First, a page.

Arrow Wood Viburnum
Bulk Discounts for Arrow Wood Viburnum
- Buy 6 - 10 and get 30% off
- Buy 11 - 25 and get 40% off
- Buy 26 - 50 and get 50% off
- Buy 51 - 99 and get 65% off
- Buy 100 - 500 and get 87% off
- Buy 501 - 30000 and get 90% off
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Arrow-wood viburnum - Viburnum dentatum
A native of the northeastern quarter of the U.S. and into southern Canada, this member of the honeysuckle family is known as arrow-wood because the indigenous tribes of these areas used the strong, straight stems as shafts for their arrows. Today, this mounded shrub is much prized for its value as a landscape showpiece and is grown throughout North America, thriving in hardiness zones three through eight. Arrow-wood viburnum produces copious clusters of creamy white blossoms, which mature over the summer into large, blue-black berries in the Spring. These traits make it an excellent planting to attract wildlife, especially birds, butterflies and other pollinators, and small mammals like squirrels and chipmunks. In the fall, the saw-toothed leaves turn vibrant shades of yellow, red, or purple, adding late-season interest to the landscaping.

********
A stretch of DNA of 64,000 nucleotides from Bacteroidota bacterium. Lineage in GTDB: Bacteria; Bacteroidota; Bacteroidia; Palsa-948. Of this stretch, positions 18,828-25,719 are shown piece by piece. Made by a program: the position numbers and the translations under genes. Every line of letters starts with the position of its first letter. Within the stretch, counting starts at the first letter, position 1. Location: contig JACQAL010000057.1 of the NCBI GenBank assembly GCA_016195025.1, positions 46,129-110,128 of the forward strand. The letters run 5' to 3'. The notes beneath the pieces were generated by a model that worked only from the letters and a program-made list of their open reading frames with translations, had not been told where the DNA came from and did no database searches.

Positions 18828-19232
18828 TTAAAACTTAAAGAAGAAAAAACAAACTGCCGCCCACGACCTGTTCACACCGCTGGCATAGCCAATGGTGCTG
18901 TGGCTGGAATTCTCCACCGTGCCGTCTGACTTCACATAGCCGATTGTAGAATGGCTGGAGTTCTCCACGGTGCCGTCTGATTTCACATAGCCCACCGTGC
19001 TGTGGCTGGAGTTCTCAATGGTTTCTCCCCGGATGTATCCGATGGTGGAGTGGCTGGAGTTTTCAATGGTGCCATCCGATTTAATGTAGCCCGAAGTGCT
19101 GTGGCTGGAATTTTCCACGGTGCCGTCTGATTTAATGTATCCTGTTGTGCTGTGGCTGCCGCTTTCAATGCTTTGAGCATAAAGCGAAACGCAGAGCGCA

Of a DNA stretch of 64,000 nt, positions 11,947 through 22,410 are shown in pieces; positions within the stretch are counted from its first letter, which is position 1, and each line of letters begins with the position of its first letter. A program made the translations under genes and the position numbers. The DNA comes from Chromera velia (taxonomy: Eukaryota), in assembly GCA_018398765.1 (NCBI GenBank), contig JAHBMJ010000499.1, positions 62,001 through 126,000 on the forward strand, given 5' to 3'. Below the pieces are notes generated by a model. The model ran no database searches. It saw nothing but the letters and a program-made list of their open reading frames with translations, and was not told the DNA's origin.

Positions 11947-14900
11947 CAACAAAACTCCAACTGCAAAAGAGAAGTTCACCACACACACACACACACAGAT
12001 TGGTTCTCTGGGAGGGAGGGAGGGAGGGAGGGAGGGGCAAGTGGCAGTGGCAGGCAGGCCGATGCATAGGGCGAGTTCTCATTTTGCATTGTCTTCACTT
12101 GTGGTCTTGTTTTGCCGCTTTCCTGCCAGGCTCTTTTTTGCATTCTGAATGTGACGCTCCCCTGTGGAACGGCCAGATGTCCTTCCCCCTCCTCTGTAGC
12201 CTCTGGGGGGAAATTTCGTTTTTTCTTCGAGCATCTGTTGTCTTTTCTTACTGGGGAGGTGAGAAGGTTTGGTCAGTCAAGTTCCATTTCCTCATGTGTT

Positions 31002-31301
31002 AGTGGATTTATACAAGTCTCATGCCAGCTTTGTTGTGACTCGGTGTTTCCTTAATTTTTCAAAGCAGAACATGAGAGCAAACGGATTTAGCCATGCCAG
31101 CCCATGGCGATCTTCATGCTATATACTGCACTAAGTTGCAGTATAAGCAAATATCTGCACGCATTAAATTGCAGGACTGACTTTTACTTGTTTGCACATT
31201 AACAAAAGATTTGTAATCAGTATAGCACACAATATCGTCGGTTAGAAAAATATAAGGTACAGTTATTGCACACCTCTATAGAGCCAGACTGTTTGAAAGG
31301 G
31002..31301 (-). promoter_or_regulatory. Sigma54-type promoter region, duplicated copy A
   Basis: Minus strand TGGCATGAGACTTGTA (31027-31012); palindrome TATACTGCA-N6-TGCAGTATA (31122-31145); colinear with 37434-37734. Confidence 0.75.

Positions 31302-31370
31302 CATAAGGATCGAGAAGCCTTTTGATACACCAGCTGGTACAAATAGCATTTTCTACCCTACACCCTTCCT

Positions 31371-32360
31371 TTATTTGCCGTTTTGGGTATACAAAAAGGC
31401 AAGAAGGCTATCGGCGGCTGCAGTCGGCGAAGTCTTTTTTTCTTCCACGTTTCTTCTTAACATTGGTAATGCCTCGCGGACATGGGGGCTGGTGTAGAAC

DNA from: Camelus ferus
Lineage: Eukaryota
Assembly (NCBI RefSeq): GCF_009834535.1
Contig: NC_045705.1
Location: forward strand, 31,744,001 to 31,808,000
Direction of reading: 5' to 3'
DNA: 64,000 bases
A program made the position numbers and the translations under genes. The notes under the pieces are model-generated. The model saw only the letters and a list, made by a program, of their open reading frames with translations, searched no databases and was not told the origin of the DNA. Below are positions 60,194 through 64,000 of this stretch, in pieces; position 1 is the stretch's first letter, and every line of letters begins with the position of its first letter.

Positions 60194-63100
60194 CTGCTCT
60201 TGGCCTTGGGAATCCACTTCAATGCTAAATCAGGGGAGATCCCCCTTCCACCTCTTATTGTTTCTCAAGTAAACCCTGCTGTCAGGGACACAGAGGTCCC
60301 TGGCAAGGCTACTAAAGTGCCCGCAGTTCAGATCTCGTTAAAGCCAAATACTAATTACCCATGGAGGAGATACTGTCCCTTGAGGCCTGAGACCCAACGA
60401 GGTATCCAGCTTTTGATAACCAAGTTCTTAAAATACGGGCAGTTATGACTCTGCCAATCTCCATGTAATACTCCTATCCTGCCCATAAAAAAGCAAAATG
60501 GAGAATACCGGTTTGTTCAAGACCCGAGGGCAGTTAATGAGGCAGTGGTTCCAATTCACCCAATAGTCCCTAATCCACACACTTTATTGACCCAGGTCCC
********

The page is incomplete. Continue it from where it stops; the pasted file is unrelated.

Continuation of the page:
Though arrow-wood viburnum can tolerate a wide variety of growing conditions, care should be given to selecting its location as it can potentially grow quite large. Depending on how it is maintained, an arrow-wood shrub can reach up to fifteen feet in height and spread. It is also a fairly fast-growing variety, adding up to two feet in height and diameter per year. Arrow-wood viburnum does prefer full sun, but can tolerate partial shade as long as it receives at least four full hours of sunlight per day. It can also adapt to a wide variety of soil conditions from sand to clay and acidic to alkaline. For best results, however, plant arrow-wood viburnum in loamy soil with a neutral or slightly acidic pH and water regularly until established. These shrubs require relatively little maintenance, especially if an informal, mounded shape is desired. To create a more compact shape, prune the shrub back in the spring or early summer, after it has blossomed. When plants are mature, maintain them by cutting back weak or winter-damaged stems early each spring, before new growth appears.
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